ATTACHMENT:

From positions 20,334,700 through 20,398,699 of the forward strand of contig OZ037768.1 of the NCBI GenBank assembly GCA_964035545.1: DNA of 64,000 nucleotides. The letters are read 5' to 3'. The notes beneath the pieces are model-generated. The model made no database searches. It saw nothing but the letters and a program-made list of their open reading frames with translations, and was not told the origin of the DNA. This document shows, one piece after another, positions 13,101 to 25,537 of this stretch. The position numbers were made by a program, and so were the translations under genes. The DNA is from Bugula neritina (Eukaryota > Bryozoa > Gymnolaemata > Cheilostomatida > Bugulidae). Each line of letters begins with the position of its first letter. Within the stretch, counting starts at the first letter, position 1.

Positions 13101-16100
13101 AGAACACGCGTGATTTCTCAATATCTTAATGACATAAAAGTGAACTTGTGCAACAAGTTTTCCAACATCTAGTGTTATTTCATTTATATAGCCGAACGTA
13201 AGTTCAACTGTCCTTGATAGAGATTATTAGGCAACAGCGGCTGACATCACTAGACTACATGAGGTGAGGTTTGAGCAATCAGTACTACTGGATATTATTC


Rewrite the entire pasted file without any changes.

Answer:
From positions 20,334,700 through 20,398,699 of the forward strand of contig OZ037768.1 of the NCBI GenBank assembly GCA_964035545.1: DNA of 64,000 nucleotides. The letters are read 5' to 3'. The notes beneath the pieces are model-generated. The model made no database searches. It saw nothing but the letters and a program-made list of their open reading frames with translations, and was not told the origin of the DNA. This document shows, one piece after another, positions 13,101 to 25,537 of this stretch. The position numbers were made by a program, and so were the translations under genes. The DNA is from Bugula neritina (Eukaryota > Bryozoa > Gymnolaemata > Cheilostomatida > Bugulidae). Each line of letters begins with the position of its first letter. Within the stretch, counting starts at the first letter, position 1.

Positions 13101-16100
13101 AGAACACGCGTGATTTCTCAATATCTTAATGACATAAAAGTGAACTTGTGCAACAAGTTTTCCAACATCTAGTGTTATTTCATTTATATAGCCGAACGTA
13201 AGTTCAACTGTCCTTGATAGAGATTATTAGGCAACAGCGGCTGACATCACTAGACTACATGAGGTGAGGTTTGAGCAATCAGTACTACTGGATATTATTC